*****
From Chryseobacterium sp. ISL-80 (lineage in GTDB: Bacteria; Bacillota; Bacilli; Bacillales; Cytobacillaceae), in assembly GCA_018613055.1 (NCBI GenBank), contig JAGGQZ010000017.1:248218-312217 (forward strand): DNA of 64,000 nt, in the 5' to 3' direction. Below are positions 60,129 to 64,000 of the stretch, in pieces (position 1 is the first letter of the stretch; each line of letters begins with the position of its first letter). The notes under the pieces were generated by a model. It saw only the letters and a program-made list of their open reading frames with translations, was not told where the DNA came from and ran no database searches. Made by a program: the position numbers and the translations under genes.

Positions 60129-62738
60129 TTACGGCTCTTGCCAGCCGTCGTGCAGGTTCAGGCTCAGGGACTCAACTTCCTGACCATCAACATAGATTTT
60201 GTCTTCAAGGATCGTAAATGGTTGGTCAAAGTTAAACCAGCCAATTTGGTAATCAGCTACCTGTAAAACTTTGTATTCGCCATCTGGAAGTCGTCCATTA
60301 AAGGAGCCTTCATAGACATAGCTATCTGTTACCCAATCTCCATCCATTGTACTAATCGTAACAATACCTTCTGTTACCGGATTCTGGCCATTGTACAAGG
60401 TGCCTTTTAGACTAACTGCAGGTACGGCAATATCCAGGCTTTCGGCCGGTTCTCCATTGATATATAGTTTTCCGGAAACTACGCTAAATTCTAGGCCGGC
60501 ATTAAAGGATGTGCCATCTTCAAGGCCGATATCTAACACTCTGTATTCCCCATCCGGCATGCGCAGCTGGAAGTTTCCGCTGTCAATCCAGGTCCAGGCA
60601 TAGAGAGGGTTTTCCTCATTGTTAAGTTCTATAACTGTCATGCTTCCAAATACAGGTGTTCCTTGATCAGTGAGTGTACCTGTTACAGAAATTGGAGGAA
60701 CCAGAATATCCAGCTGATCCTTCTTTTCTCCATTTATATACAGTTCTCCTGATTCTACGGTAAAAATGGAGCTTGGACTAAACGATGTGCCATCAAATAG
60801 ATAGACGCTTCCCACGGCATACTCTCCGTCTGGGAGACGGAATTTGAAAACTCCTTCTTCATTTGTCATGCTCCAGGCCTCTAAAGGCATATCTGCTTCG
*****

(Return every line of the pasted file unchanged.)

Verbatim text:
From Chryseobacterium sp. ISL-80 (lineage in GTDB: Bacteria; Bacillota; Bacilli; Bacillales; Cytobacillaceae), in assembly GCA_018613055.1 (NCBI GenBank), contig JAGGQZ010000017.1:248218-312217 (forward strand): DNA of 64,000 nt, in the 5' to 3' direction. Below are positions 60,129 to 64,000 of the stretch, in pieces (position 1 is the first letter of the stretch; each line of letters begins with the position of its first letter). The notes under the pieces were generated by a model. It saw only the letters and a program-made list of their open reading frames with translations, was not told where the DNA came from and ran no database searches. Made by a program: the position numbers and the translations under genes.

Positions 60129-62738
60129 TTACGGCTCTTGCCAGCCGTCGTGCAGGTTCAGGCTCAGGGACTCAACTTCCTGACCATCAACATAGATTTT
60201 GTCTTCAAGGATCGTAAATGGTTGGTCAAAGTTAAACCAGCCAATTTGGTAATCAGCTACCTGTAAAACTTTGTATTCGCCATCTGGAAGTCGTCCATTA
60301 AAGGAGCCTTCATAGACATAGCTATCTGTTACCCAATCTCCATCCATTGTACTAATCGTAACAATACCTTCTGTTACCGGATTCTGGCCATTGTACAAGG
60401 TGCCTTTTAGACTAACTGCAGGTACGGCAATATCCAGGCTTTCGGCCGGTTCTCCATTGATATATAGTTTTCCGGAAACTACGCTAAATTCTAGGCCGGC
60501 ATTAAAGGATGTGCCATCTTCAAGGCCGATATCTAACACTCTGTATTCCCCATCCGGCATGCGCAGCTGGAAGTTTCCGCTGTCAATCCAGGTCCAGGCA
60601 TAGAGAGGGTTTTCCTCATTGTTAAGTTCTATAACTGTCATGCTTCCAAATACAGGTGTTCCTTGATCAGTGAGTGTACCTGTTACAGAAATTGGAGGAA
60701 CCAGAATATCCAGCTGATCCTTCTTTTCTCCATTTATATACAGTTCTCCTGATTCTACGGTAAAAATGGAGCTTGGACTAAACGATGTGCCATCAAATAG
60801 ATAGACGCTTCCCACGGCATACTCTCCGTCTGGGAGACGGAATTTGAAAACTCCTTCTTCATTTGTCATGCTCCAGGCCTCTAAAGGCATATCTGCTTCG